The main strength of this study is that it is based on a large sample size that encompasses all parents whose first child was born between 1988 and 1989, which means that it had sufficient power to observe the association between parental gender equality and daughters' OCP use. As a large population register-based study, the accuracy of data was reliable, and a wide variety of socio-economic and socio-demographic factors could be analyzed including age, education, and country of birth. The exposures and confounders were drawn from the same data set. Although the data was collected from different sources, it was constructed using a unique serial number for each participant.
The accuracy of outcome variable was reliable as the information of the OCP use was extracted from the Swedish Drug Register. Around 57,520 family units contributed to the final analysis leading narrow confidence intervals. As a result, it was easy to detect effects.
The potential limitation is that without evaluating the impact of other aspects of gender equality that may affect on daughters' decision making to use OCPs; it is not sufficient to only look at the distribution of PL. It needs to be grasped other factors of gender equality concepts, such as income, occupation, domestic duties, temporary childcare, and household working. Besides, the level of fathers' parental leave use in Sweden might not be considered as a true reflection of gender equality. Prior research implies that only 13% of couples shared parental leave equally  , whereas parents' equality was defined when each parent took 40-60% of the total parental leave.  Our study also found that almost 47% of fathers took 0 days of paternity leave, whereas only 13% of fathers received more than 90 days of leave. Although Swedish fathers' take up parental leave is highly appreciated and increasing steadily, men's take up parental leave still not so high as well as they are not actively entered household activities to the higher extent. ,
As a matter of fact, association between parental gender equality and daughters' condom use might potentially be more relevant, as a woman exposed to values of gender equality may be more able to require from her male partner to use condoms rather than taking all the responsibility herself using OCP. Additionally, daughters who have been categorized into "no use" of OCP, they may have a preference for other contraceptive methods. In fact, daughters who had prescription of OCPs from doctors or mid-wife, but they might even not pick the pills out from pharmacy. And even if they did so, they might not use them. These misclassifications of using OCPs may lead to either an over-estimate or under-estimate of the study results.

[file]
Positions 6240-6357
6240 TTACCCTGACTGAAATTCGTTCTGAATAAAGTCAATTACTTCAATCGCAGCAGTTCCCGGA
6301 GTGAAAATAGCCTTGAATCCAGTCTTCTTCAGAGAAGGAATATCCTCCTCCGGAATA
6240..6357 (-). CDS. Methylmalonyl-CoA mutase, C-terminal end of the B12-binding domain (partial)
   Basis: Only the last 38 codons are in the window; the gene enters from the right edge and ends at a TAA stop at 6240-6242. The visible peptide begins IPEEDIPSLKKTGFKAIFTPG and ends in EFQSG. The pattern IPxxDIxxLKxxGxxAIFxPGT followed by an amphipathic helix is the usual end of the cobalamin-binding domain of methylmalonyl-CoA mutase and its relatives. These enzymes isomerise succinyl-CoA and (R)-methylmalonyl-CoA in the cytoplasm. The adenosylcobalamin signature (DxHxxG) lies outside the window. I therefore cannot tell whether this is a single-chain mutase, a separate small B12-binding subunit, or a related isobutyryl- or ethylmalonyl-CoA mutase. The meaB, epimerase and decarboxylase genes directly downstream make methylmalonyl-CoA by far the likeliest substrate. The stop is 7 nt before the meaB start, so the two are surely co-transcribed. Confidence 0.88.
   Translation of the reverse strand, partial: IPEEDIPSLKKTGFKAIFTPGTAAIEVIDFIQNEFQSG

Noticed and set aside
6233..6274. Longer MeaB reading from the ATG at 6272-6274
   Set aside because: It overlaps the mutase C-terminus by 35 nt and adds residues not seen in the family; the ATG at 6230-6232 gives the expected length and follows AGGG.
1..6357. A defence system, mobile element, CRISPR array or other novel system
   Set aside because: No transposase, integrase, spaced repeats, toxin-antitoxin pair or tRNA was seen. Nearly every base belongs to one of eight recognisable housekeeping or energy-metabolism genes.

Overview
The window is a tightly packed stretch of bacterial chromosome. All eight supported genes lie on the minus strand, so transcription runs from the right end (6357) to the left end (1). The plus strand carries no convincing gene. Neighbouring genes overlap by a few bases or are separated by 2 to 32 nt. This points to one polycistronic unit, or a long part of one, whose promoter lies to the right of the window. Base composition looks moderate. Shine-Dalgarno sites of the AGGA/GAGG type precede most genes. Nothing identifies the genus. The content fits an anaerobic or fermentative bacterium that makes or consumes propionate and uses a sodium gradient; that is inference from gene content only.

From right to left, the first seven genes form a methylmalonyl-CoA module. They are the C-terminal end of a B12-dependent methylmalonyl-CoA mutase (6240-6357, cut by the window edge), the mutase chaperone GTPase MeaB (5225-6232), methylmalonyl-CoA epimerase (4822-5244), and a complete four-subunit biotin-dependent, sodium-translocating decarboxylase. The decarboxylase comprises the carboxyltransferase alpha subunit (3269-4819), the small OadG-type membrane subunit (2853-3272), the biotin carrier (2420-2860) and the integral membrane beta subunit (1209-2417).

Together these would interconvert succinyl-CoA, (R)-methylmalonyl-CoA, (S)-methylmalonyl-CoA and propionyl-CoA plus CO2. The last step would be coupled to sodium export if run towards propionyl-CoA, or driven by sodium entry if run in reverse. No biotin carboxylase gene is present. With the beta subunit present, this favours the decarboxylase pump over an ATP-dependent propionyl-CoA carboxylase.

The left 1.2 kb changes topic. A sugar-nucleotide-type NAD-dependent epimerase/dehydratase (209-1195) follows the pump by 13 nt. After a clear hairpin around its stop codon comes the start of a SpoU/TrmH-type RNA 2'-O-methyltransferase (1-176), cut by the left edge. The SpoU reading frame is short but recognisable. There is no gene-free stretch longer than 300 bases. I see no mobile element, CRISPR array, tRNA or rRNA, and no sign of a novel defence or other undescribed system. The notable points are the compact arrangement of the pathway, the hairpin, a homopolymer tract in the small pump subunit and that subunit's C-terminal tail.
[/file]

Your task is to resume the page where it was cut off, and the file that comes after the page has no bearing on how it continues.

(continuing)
| Conclusion|| |
To conclude, this study suggests that maternal working time is indeed positively related to daughters' OCPs use, but we are careful in not claiming that our findings necessarily reflect the causal impact of gender-equal behavior on daughter's OCP use. On the other hand, PL as a whole may not significantly affect daughters' OCPs use, but fathers' some days of PL may play an important role on OCPs use among their daughters. In addition, gender equality in couple is a matter of equity involving all spheres of life wherein parental leave between parents might not be reflected as a true marker of parental gender equality. We, therefore, argue here that other measurements of gender equality may be combined to measure on how parental gender equality impact on daughters' use of OCPs.
| References|| |
|1.||Hayes, CD. Adolescent Pregnancy and Childbearing: An Emerging Research Focus. In Risking the Future: Adolescent Sexuality, Pregnancy, and Childbearing, vol. 2. Washington, D.C.: National Academy Press; 1987. p. 1-6. |
|2.||Luker K. Dubious Conceptions: The Politics of Teenage Pregnancy. vol. 8. Cambridge, Mass: Harvard University Press; 1996. p. 696-8. |
|3.||Dhont M. History of oral contraception. Eur J Contracept Reprod Health Care 2010;15 Suppl 2:S12-8. |
|4.||A history of oral contraception: From evolution to revolution. AWHONN Voice, 1995;3:6, 11. |
|5.||Galobardes B, Lynch J, Smith GD. Measuring socioeconomic position in health research. Br Med Bull 2007;81-82:21-37. |
|6.||Ranstam J, Olsson H. Oral contraceptive use among young women in southern Sweden. J Epidemiol Commu Health 1993;47:32-5. |